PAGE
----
- (A gay couple has just met up in the restaurant and kissed each other upon arrival. Another customer has seen this and is obviously angry.)
- Angry Customer: “Damn f**s.”
- Gay Man: “Excuse me?”
- Angry Customer: “You heard me, you little s***. Let’s not make this into some little pride protest, okay? I have to accept that you’re going to live your lifestyle, and you have to accept that I’ve got freedom of speech.”
- Gay Man: *quietly* “Is it too much to ask for a little human decency?”
- Angry Customer: “Human? Listen up, what you’re doing is not human. I think I have the right to determine what I think is human.”
- (The manager shows up. He’s a quiet Italian man who I assume is conservative due to the Christian imagery and portrait of Reagan he keeps around the restaurant.)
- Angry Customer: *to the owner* “Hey, can you move either them or us to another table?”
- (Instead of responding to the angry customer, the owner instead speaks to his wife.)
- Owner: “I’m sorry ma’am, but we have a strict ‘no pets’ policy in my restaurant.”
- Wife: “Uh, I, uh, what? I don’t have a—”
- Owner: “Well, according to your talking monkey over here, I can determine who’s a human and who’s not. You bring an animal into my restaurant; I gotta assume it’s your pet.”
- (The angry customer storms out. When I left, the owner was giving his description, and copies of security camera footage, to the biggest crowd of police I’ve seen. Apparently it’s a bad idea to not pay your bill at a restaurant that gives free coffee to cops.)
Poplar Kid’s Republic
Shakespeare & Co. Antiquarian Books
Cook and Book
El Ateneo Grand Splendid
Buenos Aires, Argentina
my year 8 students had to do a budgeting activity pretending they were living out of home on $2000 a month and I find this written on there help I can’t fucking breathe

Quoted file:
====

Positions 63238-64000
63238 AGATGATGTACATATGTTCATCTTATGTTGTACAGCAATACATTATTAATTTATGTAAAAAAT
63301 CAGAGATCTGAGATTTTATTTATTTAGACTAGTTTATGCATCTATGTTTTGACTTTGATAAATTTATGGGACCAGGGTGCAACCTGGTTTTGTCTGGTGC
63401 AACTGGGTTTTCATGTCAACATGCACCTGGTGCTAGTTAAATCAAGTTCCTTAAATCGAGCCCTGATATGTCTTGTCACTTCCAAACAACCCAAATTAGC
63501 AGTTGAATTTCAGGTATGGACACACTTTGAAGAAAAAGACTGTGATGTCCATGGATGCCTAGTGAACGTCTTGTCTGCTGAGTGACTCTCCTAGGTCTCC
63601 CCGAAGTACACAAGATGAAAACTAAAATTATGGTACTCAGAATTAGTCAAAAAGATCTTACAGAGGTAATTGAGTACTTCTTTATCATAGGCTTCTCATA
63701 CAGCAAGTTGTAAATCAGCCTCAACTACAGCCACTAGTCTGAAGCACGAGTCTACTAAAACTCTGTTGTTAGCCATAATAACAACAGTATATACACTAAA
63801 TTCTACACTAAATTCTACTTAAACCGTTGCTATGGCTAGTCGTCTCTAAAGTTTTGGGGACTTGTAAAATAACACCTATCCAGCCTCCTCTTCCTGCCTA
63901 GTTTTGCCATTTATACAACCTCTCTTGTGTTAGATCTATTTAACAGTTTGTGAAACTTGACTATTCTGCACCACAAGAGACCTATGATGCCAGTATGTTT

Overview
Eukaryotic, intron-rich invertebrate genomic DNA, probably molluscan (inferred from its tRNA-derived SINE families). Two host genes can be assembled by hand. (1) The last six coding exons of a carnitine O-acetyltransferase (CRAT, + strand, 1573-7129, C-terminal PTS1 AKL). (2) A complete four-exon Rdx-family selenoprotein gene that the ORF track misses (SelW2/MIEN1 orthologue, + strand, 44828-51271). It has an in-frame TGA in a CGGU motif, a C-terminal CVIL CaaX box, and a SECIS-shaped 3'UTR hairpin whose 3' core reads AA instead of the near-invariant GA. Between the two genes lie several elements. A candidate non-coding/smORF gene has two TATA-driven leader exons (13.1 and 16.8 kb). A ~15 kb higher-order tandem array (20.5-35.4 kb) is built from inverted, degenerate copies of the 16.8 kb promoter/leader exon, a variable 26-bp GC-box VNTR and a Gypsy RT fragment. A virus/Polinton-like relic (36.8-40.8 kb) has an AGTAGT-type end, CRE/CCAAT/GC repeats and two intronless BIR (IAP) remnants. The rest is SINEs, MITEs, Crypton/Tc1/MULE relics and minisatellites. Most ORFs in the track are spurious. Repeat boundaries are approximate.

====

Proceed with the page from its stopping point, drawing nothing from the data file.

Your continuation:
We had to do this and I was partnered with a boy whose parents are a scientist and a doctor. My family spawned the book: Top Drawer Villain - autobiography of a London criminal.
First of all, we had to choose where we would shop. He wanted to buy from Booths. “We are not buying from Booths," I snapped. "Get on Asda’s website right now." His face froze.
“A-Asda?" he whispered. "But that’s where… The Lower Classes shop.”
This was a good start.
We then had to decide on a menu. We started on breakfast. “Toast," he said.
“Toast," I said. "Great. Look, Asda has its own wholemeal—”
“Warburton’s thick-slice white bread. Nothing else. With olive oil.”
“You WHAT?" I choked. "You have olive oil, on your toast, in the morning?”
He frowned. “Who doesn’t?”
“Okay," I said, "but what will the children eat?”
He gaped at me. “The children? We have children?”
We continued. All was well until it came to what we would have on our sandwiches. We even sorted out the children’s lunch - they, of course, would get free school meals. “Yes," he agreed; "if we can’t even afford Bertolli then they can get school meals on the government.”
He asked what dressing we should have on our ham. “Nuh-uh," I said. "Can’t have ham. I’m vegetarian.”
“But I’m not.”
“Yes, but we’re married and we can only afford one sandwich filler so it has to be vege—”
“Of course we’re married! You’re devout Christian - how do you think I convinced you to have children?”
He shook his head, frowning. “Well I want ham. You’ll have to put back the washing powder - I need ham on my sandwiches.”
We continued. Finally, it was dinner. “Okay," he said, clearly thinking hard; "for dinner, we can have… Chicken nuggets and… Beans?”
“Vegetarian nuggets then. And beans.”
“We need vegetables. The children have to have a balanced diet.”
“You and your children!" he yelled, and the whole class looked around.
“They’re your children too!" I screamed back.
He leapt to his feet, shaking his head and looking distraught. “I don’t believe it - I don’t believe you! I wouldn’t have your children!”
“Please," I cried, standing up also. "Don’t—”
“I want a divorce!”
And he walked out of the classroom.
The teacher stood up and stared between me and the door through which he had vanished. “I’m sorry," I whispered, "but we couldn’t do it any more. There were just too many differences - I can’t live with someone who thinks champagne is a budget.”
I can’t wait to see this guy when he gets to university.
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